The terminology used herein is for the purpose of describing particular embodiments only and is not intended to be limiting of the present invention. As used herein, the singular forms "a", "an" and "the" are intended to include the plural forms as well, unless the context clearly indicates otherwise. It will be further understood that the terms "includes" and/or "including", when used in this specification, specify the presence of stated features, integers, steps, operations, elements, and/or components, but do not preclude the presence or addition of one or more other features, integers, steps, operations, elements, components, and/or groups thereof.

Embodiments of the present invention are described in detail below with reference to accompanying drawings. In describing embodiments illustrated in the drawings, specific terminology is employed for the sake of clarity. However, the disclosure of this patent specification is not intended to be limited to the specific terminology so selected, and it is to be understood that each specific element includes all technical equivalents that have a similar function, operate in a similar manner, and achieve a similar result.

For the sake of simplicity, the same reference number will be given to identical constituent elements such as parts and materials having the same functions and redundant descriptions thereof omitted unless otherwise stated.

In attempting to overcome the-above-described drawbacks of pulverization toners, toners produced by polymerization processes (hereinafter "polymerization toners") have been proposed. It is generally easy for polymerization processes to produce a toner having a smaller particle size and a narrower particle size distribution compared to pulverization processes, and furthermore, to encapsulate a release agent in the toner.

For example, one proposed polymerization toner includes a crystalline polyester resin and a release agent that are incompatible with each other. The resin and the release agent form a sea-island phase separation structure in the toner.

Another proposed polymerization toner includes a crystalline polyester resin, a release agent, and a graft polymer.

These toners may provide low-temperature fixability since the crystalline polyester resin more rapidly melts than amorphous polyester resins.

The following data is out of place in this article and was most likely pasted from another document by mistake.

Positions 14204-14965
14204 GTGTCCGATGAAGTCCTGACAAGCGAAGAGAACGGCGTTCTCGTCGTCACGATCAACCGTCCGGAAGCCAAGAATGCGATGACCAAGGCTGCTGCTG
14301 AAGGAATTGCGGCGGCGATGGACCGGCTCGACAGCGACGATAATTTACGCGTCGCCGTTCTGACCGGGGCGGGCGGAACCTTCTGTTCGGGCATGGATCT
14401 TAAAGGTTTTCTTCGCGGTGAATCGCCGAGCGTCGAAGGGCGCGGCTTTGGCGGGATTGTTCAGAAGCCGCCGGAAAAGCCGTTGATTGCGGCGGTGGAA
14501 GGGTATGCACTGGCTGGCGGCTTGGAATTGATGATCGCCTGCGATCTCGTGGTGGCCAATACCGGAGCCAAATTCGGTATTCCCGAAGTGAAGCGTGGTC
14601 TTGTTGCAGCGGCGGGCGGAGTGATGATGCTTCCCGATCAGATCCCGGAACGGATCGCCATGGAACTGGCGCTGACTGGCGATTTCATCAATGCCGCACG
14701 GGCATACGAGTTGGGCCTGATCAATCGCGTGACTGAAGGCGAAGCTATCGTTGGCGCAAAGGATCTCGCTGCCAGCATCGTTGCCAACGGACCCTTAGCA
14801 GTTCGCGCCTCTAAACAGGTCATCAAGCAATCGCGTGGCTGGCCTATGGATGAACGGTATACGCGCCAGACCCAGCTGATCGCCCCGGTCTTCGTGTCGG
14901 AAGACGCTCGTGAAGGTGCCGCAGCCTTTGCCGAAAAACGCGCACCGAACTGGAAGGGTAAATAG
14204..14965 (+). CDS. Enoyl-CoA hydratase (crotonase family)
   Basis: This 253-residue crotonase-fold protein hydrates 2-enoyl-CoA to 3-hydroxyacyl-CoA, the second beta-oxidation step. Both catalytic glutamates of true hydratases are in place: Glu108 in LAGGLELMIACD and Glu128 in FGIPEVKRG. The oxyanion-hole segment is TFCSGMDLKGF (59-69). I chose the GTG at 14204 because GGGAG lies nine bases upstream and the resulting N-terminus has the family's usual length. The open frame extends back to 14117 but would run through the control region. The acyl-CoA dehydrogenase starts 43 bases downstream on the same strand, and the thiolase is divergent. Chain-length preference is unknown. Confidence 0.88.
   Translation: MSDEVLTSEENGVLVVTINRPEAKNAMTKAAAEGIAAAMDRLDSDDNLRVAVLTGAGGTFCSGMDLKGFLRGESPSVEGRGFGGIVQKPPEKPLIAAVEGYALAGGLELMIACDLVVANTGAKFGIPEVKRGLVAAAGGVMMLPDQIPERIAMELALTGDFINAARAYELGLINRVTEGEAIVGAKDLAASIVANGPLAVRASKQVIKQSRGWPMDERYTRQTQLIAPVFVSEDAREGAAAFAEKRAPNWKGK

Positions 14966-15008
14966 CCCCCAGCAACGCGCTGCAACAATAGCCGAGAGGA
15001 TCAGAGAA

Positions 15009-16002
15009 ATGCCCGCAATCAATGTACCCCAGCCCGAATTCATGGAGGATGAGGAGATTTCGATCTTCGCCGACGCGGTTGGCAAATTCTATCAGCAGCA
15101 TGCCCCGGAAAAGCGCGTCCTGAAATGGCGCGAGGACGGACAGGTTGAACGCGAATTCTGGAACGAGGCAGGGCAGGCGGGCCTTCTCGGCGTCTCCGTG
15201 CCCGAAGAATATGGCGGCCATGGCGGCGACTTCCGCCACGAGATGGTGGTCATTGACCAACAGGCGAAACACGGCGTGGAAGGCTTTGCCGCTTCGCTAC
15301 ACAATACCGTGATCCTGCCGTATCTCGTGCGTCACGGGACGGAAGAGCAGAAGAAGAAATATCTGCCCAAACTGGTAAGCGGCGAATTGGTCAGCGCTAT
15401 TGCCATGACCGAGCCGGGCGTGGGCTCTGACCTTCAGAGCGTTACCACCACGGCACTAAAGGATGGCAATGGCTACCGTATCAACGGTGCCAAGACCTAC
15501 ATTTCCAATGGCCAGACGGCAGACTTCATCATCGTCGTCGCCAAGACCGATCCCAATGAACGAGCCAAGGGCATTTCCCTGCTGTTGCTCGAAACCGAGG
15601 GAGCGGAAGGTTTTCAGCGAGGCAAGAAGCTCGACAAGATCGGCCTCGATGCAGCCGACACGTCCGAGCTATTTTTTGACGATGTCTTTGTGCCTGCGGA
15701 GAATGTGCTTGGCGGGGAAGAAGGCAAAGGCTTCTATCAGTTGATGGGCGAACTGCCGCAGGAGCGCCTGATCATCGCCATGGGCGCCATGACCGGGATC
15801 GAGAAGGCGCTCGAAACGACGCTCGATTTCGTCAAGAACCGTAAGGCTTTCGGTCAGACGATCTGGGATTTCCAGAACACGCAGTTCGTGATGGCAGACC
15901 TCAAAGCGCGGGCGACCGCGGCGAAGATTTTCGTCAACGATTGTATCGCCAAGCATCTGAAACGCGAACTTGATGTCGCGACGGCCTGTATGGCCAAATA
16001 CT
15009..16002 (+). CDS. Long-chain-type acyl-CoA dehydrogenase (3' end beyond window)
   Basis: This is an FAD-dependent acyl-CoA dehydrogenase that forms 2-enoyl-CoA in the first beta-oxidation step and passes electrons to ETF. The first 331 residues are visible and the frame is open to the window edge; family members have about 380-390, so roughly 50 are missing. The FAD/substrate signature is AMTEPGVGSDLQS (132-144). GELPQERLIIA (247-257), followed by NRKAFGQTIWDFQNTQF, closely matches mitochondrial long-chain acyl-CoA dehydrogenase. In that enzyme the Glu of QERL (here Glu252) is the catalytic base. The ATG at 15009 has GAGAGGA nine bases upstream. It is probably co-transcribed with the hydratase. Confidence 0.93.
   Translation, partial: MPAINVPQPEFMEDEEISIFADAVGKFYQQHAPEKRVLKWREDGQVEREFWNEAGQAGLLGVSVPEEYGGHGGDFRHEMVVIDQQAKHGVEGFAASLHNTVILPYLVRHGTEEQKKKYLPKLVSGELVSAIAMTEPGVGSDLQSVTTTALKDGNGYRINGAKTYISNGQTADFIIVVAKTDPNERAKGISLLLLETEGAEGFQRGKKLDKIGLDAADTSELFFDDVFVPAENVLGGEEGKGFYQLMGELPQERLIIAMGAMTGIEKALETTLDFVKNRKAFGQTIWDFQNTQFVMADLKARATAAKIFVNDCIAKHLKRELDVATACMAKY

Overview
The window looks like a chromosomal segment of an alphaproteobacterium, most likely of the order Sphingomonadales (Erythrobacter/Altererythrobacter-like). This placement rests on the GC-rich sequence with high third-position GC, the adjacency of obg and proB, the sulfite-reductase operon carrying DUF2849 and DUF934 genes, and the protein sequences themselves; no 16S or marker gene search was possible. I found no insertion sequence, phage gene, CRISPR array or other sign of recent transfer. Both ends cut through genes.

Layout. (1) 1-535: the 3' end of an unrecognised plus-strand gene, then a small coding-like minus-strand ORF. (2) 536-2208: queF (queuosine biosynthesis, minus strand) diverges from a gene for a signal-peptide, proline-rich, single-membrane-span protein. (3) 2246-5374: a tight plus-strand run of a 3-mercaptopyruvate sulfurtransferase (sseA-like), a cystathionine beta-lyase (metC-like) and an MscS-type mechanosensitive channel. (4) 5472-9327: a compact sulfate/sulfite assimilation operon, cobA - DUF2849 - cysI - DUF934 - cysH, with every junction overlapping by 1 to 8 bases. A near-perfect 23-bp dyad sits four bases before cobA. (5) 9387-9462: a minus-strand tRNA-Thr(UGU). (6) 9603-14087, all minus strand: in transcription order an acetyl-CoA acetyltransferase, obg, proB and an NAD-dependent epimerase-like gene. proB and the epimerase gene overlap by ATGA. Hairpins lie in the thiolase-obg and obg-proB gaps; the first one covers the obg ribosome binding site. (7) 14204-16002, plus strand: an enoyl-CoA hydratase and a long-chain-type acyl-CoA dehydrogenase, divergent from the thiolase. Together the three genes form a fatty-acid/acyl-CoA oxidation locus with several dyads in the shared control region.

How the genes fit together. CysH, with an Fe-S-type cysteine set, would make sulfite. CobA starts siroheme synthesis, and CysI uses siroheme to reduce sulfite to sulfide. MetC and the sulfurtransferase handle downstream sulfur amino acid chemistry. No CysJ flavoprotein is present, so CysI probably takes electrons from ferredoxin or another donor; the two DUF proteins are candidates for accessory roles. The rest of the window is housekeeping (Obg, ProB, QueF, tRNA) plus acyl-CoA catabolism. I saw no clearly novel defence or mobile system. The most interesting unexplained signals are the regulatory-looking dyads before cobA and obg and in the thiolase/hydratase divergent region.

However, as the crystalline polyester resin (forming island portions in the sea-island structure) and an amorphous polyester resin (forming sea portions in the sea-island structure) are in contact with each other, mechanical strength of the toner is degraded at the contact portions. When such a toner is highly stressed, for example in a high-speed developing device, it is likely that the toner particles are aggregated, external additives are embedded in the toner particles, and carrier particles are contaminated with the toner particles. As a result, the charging ability of the toner may deteriorate with time and toner filming may occur on a photoconductor, causing abnormal images. Moreover, such toners achieve neither a high level of low-temperature fixability nor image quality.

Accordingly, the inventors of the present invention provide a toner that is excellent in heat-resistant storage stability and mechanical strength while maintaining low-temperature fixability.

Toner

The toner according to an embodiment of the present invention includes at least an amorphous resin, a crystalline resin, and a release agent. The crystalline resin is dispersed in the amorphous resin.

The toner satisfies an inequality B/A<0.8, where A represents a perimeter of the crystalline resin and B represents a length of a part of the perimeter A of the crystalline resin at which the crystalline resin is in contact with the amorphous resin. A and B are measured from a cross-section of the toner observed with transmission electron microscope.

When B/A is 0.8 or more, the crystalline resin and the amorphous resin are partially compatibilized at the contact portion therebetween, thus degrading mechanical strength of the toner. When such a toner is highly stressed, for example in a high-speed developing device, it is likely that the toner particles are aggregated, external additives are embedded in the toner particles, and carrier particles are contaminated with the toner particles. As a result, the charging ability of the toner may deteriorate with time and toner filming may occur on a photoconductor, causing abnormal images.

To adjust B/A to be within the above range, it is preferable that the crystalline resin and the release agent are recrystallized in the toner manufacturing process and combined into a partially-composite body. It is more preferable that the crystalline resin and the release agent is combined into a composite body first, and thereafter the composite body is mixed with the amorphous resin, rather than merely mixing the crystalline resin, the amorphous resin, and the release agent, so that the composite body of the crystalline resin and the release agent is dispersed in the amorphous resin. The toner manufacturing method is described in detail later.

TEM Observation of Toner

As described above, the toner satisfies the inequality B/A<0.8, where A represents a perimeter of the crystalline resin and B represents a length of a part of the perimeter A of the crystalline resin at which the crystalline resin is in contact with the amorphous resin. A and B are measured from a cross-section of the toner observed with transmission electron microscope (TEM).

Preferably, B/A is in the range of from 0.15 to 0.79.

More preferably, B/A is in the range of from 0.5 to 0.6, to achieve a good balance between low-temperature fixability and mechanical strength.

In addition, preferably, the toner further satisfies an inequality 0.05<D/C<0.4, where C represents a perimeter of the toner and D represents a length of a part of the perimeter C of the toner at which the crystalline resin is exposed. C and D are measured from the cross-section of the toner observed with transmission electron microscope.